dren, Dimple and Dot. It was a pretty sight to watch them gliding
and darting about in the water — up and down, up and down, to and
fro they swam, often coming up to the brink of the water for the cracker
crumbs which Charlotte Anne and Joe-Boy sometimes brought to feed
Dimple and Dot, the two silver fish, used to live in the brook at the
buttercup meadow before Joe-Boy found them. But one day their
mother went into the big pond for a swim in the deep water, and she
told Dimple and Dot to stay close at home under the big rock, until
she came back again. But the two little fish forgot to mind, you see,
and you know how it is — something nearly always happens when
children forget to mind their mothers.
Dot said, "Come, let's play jumping."
And Dimple said, "All right! let's see which one can jump the
higher!" So they jumped and jumped and jumped, until by and by —
why, they jumped so high they just jumped out of the water! And
when they fell on the hard ground and got sand in their gills and on
their pretty sides and in their pretty eyes, my! how it did hurt! They
had no eyelashes like yours and mine to keep trash out of their eyes, you
know, and then little fish can not live very long out of the water. So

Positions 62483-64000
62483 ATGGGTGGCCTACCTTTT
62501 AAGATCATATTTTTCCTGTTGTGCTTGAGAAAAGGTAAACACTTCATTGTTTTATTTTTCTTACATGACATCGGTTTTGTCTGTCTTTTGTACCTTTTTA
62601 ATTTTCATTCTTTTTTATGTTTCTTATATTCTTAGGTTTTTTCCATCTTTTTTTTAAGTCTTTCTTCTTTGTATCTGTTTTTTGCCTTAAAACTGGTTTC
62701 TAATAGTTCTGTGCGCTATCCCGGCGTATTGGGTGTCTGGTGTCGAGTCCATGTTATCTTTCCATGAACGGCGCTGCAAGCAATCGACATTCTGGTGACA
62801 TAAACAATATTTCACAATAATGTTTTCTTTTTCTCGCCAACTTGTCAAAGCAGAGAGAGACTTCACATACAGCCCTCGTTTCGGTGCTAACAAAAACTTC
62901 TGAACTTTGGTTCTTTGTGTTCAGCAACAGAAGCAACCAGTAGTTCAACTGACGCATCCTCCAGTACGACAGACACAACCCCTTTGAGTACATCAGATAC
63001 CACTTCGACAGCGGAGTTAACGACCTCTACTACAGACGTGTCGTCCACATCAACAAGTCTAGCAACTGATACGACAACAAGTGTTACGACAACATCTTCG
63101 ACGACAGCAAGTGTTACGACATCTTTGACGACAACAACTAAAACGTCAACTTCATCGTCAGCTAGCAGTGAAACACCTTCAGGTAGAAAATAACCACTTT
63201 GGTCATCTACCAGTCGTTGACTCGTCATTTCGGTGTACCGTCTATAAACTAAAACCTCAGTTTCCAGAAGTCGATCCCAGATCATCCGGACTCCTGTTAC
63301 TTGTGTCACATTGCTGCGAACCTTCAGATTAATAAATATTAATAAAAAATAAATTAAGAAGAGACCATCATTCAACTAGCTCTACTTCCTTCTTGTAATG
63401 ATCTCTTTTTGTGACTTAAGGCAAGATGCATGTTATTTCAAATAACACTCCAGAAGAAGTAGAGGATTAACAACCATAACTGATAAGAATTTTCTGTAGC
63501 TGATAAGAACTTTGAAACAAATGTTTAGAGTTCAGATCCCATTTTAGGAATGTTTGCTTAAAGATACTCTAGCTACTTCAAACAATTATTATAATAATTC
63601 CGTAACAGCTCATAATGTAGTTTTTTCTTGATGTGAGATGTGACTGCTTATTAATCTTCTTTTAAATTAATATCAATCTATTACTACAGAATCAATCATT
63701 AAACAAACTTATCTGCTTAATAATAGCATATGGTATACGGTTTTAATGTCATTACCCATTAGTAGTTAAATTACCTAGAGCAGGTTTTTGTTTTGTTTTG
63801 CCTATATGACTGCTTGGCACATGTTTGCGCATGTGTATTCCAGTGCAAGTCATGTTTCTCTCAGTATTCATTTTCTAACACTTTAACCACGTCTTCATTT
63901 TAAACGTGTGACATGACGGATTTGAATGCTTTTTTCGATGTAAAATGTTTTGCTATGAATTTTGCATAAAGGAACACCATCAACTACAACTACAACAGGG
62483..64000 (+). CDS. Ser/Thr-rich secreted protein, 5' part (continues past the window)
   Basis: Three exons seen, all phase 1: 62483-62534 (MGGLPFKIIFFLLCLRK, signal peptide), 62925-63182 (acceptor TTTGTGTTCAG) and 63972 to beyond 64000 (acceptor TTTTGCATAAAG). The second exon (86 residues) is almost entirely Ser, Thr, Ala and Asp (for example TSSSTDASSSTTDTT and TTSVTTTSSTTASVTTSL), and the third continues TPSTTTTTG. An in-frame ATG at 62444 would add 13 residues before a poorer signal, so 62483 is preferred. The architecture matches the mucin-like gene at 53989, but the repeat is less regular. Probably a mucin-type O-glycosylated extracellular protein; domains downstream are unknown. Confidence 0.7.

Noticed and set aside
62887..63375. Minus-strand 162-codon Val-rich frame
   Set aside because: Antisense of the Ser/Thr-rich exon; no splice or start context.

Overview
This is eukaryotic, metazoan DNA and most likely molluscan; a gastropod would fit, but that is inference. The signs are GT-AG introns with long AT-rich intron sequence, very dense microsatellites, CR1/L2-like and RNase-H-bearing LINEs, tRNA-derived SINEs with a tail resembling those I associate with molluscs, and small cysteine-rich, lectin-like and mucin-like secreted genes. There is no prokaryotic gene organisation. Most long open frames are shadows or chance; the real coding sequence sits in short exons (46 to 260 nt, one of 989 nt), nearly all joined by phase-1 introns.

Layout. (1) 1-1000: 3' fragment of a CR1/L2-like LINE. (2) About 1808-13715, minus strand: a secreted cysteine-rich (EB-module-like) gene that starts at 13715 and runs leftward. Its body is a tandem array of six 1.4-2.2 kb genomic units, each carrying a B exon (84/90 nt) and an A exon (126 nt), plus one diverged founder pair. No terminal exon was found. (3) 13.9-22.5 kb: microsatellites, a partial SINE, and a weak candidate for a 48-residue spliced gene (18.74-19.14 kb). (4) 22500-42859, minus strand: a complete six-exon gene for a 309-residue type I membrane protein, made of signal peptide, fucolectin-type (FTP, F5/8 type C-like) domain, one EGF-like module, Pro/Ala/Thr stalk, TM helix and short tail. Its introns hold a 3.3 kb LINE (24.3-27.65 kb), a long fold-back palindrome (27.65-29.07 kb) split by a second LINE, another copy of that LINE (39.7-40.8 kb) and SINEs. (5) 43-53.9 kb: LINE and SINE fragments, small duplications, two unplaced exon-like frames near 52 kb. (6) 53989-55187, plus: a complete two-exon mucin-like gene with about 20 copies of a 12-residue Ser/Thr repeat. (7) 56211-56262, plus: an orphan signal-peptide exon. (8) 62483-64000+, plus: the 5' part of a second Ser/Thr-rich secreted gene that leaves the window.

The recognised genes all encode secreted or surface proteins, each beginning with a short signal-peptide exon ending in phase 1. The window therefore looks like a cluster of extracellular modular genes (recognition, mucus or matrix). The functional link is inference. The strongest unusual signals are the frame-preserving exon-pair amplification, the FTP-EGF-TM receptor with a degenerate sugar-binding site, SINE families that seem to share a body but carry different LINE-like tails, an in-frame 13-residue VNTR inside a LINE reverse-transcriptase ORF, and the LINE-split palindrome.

they were very unhappy.
"Oh, oh, oh," said Dimple, "I wish I were back in the water!"
"Oh, oh, oh," said Dot, "I wish I did have my mother! I feel so
very stiff, and the sand is stinging me so!" And then they wriggled and
wriggled and jumped around on the ground, but the more they wrig-
gled the worse it felt. It was just at that moment that Captain came
by, and when he saw them wriggling in the sand he stopped right still
and wagged his tail and barked and barked. Wherever Captain went,
Joe-Boy was sure to be close behind, so he ran up, too, and when he
saw Dimple and Dot, I reckon you can guess what he did! Joe-Boy
thought of the fountain right away, so he picked Dimple up in one hand
LITTLE FOLKS' LAND 117
and Dot in the other hand, and away he ran to the front lawn with
them and dropped them into the fountain water with a gentle splash.
You should have seen those two little fish give a curve to their tails
and a dart of their bodies and go gliding to the very bottom! I can tell
you they were glad to get into the water one more time! And it did
not take them long to wash the sand from their eyes and fins and gills
"Oh," said the little gold fish, when they saw them, "here are two
little silver fish come to live with us in the fountain. Where did you
Dimple and Dot told them all about playing "jumping," but they
did not say anything about not minding their mother — they were ashamed